This project aims to document and explain the implementation record of performance-oriented civil service reforms in Africa. It will use Ghana, Kenya, and Zambia as case studies. Most recent research on state effectiveness has focused on identifying the causal effects of particular management practices or experimental interventions. However, most large-scale changes to how governments work occur through discrete episodes of reform.
Despite the importance of functioning civil services, the record of actually implementing civil service reform in African countries is dismal (e.g. World Bank 2008, DFID 2013). The handful of systematic studies that exist on such reforms paint a picture of costly reforms that look good on paper but usually fail to be translated into practice. Countries seem to be repeating the same mistakes by approaching reform in the same way and falling into the same traps. Yet, these patterns of implementation have never been systematically documented and explained.
To fill this gap, the project will document episodes of such reforms in the past two decades by collecting primary and secondary data on their characteristics and implementation outcomes. It will also seek to explain why some reforms are implemented and change the way civil servants work, others are abandoned prior to completion, and (perhaps most commonly) other reforms are implemented on paper but not in practice. This comparative research will help provide evidence about why governments’ efforts to implement major reforms so often fall short of their objectives.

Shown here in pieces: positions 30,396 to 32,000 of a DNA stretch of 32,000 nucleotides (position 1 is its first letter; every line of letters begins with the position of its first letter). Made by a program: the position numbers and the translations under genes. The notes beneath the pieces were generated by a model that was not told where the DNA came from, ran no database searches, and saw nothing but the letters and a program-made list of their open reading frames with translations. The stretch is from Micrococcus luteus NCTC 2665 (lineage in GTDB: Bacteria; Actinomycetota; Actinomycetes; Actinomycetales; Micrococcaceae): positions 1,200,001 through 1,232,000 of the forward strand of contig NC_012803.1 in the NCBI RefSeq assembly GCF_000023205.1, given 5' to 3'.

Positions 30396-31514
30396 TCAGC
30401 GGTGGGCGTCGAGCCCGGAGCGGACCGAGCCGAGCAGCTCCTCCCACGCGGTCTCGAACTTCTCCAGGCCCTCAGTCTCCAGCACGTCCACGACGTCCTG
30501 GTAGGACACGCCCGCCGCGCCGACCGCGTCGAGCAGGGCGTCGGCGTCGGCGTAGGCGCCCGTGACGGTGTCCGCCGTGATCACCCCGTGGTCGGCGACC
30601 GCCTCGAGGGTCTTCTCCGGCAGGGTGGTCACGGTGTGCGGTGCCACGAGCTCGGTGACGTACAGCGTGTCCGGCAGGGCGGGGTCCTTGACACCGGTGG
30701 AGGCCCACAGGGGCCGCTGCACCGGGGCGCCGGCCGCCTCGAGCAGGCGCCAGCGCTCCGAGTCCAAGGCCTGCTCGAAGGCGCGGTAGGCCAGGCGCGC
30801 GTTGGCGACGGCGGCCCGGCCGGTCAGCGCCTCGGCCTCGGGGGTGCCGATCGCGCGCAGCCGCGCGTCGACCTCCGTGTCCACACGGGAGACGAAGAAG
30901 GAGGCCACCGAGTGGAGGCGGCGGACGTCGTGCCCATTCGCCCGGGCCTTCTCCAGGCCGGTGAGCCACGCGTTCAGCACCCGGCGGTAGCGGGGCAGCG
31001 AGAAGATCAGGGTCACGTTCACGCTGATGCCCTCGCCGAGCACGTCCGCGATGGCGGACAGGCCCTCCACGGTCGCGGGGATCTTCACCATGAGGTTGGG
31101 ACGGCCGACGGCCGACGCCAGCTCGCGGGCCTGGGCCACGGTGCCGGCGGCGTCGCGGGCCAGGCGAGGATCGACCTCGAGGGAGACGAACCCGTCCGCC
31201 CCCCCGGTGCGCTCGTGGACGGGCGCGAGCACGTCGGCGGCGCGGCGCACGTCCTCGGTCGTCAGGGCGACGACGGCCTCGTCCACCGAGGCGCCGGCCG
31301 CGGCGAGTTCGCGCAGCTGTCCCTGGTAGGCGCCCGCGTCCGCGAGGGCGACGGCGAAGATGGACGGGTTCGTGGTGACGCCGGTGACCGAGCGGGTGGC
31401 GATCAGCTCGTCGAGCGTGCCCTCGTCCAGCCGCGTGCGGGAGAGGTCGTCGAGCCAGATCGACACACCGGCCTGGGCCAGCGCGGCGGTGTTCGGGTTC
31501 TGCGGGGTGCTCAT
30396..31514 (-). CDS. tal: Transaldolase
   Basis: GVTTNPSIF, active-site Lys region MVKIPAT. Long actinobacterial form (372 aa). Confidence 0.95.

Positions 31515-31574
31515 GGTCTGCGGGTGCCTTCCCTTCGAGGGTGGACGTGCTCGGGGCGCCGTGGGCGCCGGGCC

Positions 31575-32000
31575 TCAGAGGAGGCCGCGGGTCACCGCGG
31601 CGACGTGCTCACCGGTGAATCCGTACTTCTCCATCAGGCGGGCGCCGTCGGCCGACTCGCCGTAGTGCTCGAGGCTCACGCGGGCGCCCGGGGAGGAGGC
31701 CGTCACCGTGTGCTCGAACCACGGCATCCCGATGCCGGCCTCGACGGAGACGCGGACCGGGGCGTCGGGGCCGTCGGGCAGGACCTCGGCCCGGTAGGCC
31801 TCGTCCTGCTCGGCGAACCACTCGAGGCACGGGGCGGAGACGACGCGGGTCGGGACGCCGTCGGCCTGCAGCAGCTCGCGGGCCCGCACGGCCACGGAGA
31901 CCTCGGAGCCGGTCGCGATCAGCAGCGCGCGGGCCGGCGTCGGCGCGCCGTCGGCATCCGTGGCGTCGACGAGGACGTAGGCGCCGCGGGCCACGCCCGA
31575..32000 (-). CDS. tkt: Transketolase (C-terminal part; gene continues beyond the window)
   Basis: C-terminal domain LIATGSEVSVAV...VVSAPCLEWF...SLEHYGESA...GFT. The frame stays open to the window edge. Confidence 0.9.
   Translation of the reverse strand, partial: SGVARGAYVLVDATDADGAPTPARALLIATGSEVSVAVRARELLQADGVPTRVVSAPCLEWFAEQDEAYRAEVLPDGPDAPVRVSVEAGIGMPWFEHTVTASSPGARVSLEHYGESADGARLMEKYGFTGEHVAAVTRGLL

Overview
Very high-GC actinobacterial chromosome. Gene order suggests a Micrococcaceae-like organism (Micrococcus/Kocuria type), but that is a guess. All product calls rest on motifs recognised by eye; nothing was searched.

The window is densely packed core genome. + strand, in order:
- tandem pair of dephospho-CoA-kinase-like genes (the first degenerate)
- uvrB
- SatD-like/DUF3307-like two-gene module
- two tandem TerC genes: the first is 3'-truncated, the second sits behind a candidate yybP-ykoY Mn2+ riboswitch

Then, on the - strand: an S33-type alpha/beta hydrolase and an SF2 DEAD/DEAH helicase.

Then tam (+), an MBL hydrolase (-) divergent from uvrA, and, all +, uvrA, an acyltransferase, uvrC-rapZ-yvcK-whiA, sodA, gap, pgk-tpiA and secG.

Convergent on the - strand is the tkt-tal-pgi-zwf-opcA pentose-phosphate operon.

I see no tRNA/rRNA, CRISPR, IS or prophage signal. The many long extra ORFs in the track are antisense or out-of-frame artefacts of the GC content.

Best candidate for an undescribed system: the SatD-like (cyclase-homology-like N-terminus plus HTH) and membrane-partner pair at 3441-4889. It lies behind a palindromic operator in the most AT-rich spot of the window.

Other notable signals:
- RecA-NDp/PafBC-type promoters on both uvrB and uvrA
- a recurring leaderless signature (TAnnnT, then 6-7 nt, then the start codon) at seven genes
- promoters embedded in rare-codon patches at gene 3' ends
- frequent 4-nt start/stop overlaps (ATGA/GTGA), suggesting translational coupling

The resulting dataset will be made publicly available as a resource for policymakers and researchers. The findings will also be summarised in a policy brief and blog post and written up in an academic working paper. The results from these three countries will also be an input into the researcher's broader book project on civil service reform in Africa, so it will serve as a pilot for this longer-term project.